Find out if your coffee drinking habits are making you immune to your cup of joe. By Divyata Raut
Photo: Chevanon Photography / www.pexels.com
In our busy lives, it’s hard to wake up and even harder to stay awake. The last thing you would want is your cuppa having no effect on your weariness. Turns out, the time you take your coffee makes all the difference.
According to research gathered by Steven Miller, a Ph.D. candidate at the Uniformed Services University of the Health Sciences in Bethesda, we should lay off the coffee when cortisol levels are at its peak. Cortisol is a crucial hormone which helps us stay awake in the morning. Our body’s production of cortisol reaches its peak first thing in the morning and at noon.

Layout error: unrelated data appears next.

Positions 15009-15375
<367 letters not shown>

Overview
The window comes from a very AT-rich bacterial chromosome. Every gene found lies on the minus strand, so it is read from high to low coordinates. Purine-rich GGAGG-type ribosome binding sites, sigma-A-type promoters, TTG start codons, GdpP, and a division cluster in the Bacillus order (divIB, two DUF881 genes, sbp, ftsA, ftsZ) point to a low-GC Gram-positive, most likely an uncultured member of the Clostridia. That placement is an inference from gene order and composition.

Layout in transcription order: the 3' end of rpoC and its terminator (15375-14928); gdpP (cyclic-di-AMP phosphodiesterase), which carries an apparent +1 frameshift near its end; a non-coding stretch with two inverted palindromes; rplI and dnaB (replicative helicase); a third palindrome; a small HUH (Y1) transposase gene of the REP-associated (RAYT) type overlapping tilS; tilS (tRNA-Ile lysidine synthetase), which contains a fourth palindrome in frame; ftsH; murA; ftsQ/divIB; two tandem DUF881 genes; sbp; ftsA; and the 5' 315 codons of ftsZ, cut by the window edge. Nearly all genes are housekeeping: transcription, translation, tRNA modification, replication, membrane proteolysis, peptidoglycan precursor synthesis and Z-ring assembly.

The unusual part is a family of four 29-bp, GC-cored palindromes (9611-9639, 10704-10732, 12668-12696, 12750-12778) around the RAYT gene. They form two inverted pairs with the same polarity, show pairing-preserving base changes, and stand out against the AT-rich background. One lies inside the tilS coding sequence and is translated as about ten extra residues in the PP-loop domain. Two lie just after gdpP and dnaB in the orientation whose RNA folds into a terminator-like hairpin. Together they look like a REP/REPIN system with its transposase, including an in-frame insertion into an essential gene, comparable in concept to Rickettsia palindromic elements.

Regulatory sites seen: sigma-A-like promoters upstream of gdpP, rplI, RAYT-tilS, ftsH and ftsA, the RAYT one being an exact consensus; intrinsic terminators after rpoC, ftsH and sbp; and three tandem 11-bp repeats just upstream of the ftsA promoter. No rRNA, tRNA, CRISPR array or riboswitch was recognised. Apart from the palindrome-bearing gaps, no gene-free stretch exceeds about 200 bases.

When caffeine interferes with our natural cortisol production, it causes us to rely less on the hormone and more on caffeine. Gradually, caffeine begins replacing cortisol which explains why habitual coffee drinkers no longer feel the revitalising effect of their early morning brews. Worse still, your body responds to this coffee immunity by producing even more cortisol which disturbs your circadian cycle and keeps you awake at night!
So as lovely as it sounds to take a warm cup of coffee first thing in the morning, it’s more beneficial to have it in the late morning between 9.30am to 11.30am or after lunch from 1.30pm to 5pm.